Google Doodle: The fantastic Antikythera Mechanism

Today’s Google Doodle in most of the world portrays the Antikythera Mechanism, as today is the 115th anniversary of its discovery, at least according to Google.  Wikipedia, however, says it was recovered on August 4, 1901, so figure it out yourself. It wasn’t even studied until 1951, as other artifacts from the wreck were deemed more important:

Whatever the date, this is one of the most splendid devices known from ancient times. Recovered in a wooden box in a sunken Roman shipwreck off Greece, it was in 82 fragments. These reside at the National Archaeological Museum in Athens:

Wikipedia describes its use:

Using modern computer x-raytomography and high resolution surface scanning, a team led by Mike Edmunds and Tony Freeth at Cardiff University peered inside fragments of the crust-encased mechanism and read the faintest inscriptions that once covered the outer casing of the machine. Detailed imaging of the mechanism suggests it dates back to 150-100 BC and had 37 gear wheels enabling it to follow the movements of the moon and the sun through the zodiac, predict eclipses and even recreate the irregular orbit of the moon. The motion, known as the first lunar anomaly, was developed by the astronomer Hipparchus of Rhodes in the 2nd century BC, and he may have been consulted in the machine’s construction, the scientists speculate. Its remains were found as one lump later separated in three main fragments, which are now divided into 82 separate fragments after conservation works. Four of these fragments contain gears, while inscriptions are found on many others. The largest gear is approximately 140 millimetres (5.5 in) in diameter and originally had 224 teeth.

After this was made, we have no record of such complex technology until over 1300 years later–in the astronomical clocks of medieval Europe!

Here’s “Fragment A“, front and back, the most complex piece (captions from Wikipedia):

The main fragment and contains the majority of the known mechanism. Clearly visible on the front is the large b1 gear, and under closer inspection further gears behind said gear (parts of the l, m, c, and d trains are clearly visible as gears to the naked eye). The crank mechanism socket and the side-mounted gear that meshes with b1 is on Fragment A. The back of the fragment contains the rearmost e and k gears for synthesis of the moon anomaly, noticeable also is the pin and slot mechanism of the k train. It is noticed from detailed scans of the fragment that all gears are very closely packed and have sustained damage and displacement due to their years in the sea. The fragment is approximately 30 mm thick at its thickest point.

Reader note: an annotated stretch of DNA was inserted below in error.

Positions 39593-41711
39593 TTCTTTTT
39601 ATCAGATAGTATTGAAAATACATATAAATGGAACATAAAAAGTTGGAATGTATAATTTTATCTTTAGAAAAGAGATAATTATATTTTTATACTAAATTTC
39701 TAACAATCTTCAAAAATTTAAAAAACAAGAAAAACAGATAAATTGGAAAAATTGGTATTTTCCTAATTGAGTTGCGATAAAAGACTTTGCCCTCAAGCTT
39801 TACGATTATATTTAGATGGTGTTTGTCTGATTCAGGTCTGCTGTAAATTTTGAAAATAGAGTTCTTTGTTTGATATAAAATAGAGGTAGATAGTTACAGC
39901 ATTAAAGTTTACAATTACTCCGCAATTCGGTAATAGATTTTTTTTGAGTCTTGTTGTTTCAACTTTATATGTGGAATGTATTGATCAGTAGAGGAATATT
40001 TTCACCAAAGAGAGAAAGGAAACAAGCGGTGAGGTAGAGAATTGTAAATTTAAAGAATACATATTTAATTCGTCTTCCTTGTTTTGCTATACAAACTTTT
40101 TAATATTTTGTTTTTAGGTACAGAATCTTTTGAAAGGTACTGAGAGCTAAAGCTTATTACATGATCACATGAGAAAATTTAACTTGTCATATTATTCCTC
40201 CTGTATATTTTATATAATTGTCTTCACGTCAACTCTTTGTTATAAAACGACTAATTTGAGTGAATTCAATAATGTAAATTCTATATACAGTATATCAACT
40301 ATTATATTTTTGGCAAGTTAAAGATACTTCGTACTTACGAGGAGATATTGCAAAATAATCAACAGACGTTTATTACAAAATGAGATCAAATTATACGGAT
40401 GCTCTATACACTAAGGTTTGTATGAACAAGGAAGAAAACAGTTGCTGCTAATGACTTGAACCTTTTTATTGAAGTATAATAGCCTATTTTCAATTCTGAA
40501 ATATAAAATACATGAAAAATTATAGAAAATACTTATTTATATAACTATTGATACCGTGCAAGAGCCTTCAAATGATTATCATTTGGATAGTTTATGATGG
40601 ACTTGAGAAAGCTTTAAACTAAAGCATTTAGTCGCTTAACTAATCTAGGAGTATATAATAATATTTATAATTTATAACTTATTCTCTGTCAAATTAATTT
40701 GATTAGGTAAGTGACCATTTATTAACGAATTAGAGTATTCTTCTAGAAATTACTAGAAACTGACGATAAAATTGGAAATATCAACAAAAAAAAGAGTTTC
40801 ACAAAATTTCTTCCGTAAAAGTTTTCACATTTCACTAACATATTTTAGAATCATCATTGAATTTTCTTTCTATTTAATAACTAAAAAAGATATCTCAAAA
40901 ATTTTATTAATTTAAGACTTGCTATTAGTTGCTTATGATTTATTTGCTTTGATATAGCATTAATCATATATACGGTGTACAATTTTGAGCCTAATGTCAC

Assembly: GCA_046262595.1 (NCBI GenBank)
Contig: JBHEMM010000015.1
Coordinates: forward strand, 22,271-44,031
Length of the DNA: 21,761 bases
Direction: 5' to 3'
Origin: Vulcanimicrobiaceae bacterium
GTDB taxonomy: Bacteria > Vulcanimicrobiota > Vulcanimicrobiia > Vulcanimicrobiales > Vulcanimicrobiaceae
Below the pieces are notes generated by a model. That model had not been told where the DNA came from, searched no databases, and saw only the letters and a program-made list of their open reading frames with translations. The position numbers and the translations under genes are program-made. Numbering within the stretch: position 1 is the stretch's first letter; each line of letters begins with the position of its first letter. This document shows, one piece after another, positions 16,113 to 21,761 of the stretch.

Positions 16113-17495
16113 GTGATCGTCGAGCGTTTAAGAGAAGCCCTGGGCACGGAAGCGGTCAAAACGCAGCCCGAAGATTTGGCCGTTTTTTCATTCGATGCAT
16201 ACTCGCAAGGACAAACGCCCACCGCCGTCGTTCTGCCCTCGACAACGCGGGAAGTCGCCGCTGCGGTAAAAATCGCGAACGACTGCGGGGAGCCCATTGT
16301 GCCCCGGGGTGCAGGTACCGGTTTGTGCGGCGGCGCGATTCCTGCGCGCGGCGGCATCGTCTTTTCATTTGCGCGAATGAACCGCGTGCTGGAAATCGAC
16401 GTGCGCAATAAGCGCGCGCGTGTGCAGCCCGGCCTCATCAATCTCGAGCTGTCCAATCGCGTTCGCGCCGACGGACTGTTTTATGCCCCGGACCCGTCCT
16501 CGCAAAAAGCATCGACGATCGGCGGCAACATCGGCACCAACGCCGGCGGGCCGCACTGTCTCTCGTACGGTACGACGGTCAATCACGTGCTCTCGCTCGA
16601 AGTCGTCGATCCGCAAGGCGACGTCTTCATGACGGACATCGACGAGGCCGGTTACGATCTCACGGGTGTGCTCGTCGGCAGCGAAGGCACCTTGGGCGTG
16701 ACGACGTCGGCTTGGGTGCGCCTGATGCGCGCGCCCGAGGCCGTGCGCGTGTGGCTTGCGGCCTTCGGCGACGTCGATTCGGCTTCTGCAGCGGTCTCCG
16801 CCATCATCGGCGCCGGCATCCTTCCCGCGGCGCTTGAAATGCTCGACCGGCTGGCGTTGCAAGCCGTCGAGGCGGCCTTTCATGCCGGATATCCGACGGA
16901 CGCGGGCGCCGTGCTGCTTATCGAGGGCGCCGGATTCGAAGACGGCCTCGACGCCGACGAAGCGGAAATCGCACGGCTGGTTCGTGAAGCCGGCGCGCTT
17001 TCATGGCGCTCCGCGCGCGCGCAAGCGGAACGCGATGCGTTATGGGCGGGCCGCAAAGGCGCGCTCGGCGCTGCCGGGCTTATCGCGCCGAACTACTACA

Fragment A also contains divisions of the upper left quarter of the Saros spiral and 14 inscriptions from said spiral. The fragment also contains inscriptions for the Exeligmos dial and visible on the back surface the remnants of the dial face. Finally, this fragment contains some back door inscriptions.

Here are speculative reconstructions, first the front and then the computer-reconstructed back:

The reconstructed front in the Archaeological Museum in Athens:

The back (computer reconstructed):

Here’s an explanatory video featuring Michael Wright who made the replica:

 

And here is the gear scheme as reconstructed by scientists:

Finally, two (of 15) fun facts about the device from Mental Floss (quoted verbatim):

  • Since long before the invention of the digital computer you are undoubtedly reading this on, there have been analog computers. These types of computers range from mechanical aids like a slide rule to a device that can predict the tides. The Antikythera mechanism, which was designed to calculate dates and predict astronomical phenomena, has therefore been called the earliest analog computer.

 

  • Jones and colleagues’ new interpretation of the mechanism is based on the extant 3400 Greek characters on the device, although thousands more characters are likely missing due to the incomplete nature of the artifact. Most notably, in their thorough linguistic analysis, these scholars discovered that the mechanism refers to eclipses’ color, size, and associated winds. The Greeks believed that characteristics of an eclipse were related to good and bad omens. Because of this belief, by building in predictive eclipse technology, the creator of the mechanism was letting the user divine the future.

 

30 Comments

  1. Randy schenck
    Posted May 17, 2017 at 9:11 am | Permalink

    Nova did a documentary on the Scientist who did the research on this about 3 or 4 years ago. I watched it on PBS. It can still be seen on You Tube. Just google Nova- Official Website.

  2. Alan Clark
    Posted May 17, 2017 at 9:19 am | Permalink

    “Decoding the Heavens’ by Jo Marchant gives more information.

  3. busterggi
    Posted May 17, 2017 at 10:24 am | Permalink

    Damned nice of the aliens to make this device using only the tech available to the Greeks at the time, why its almost authentic!/

  4. Jonathan Dore
    Posted May 17, 2017 at 10:30 am | Permalink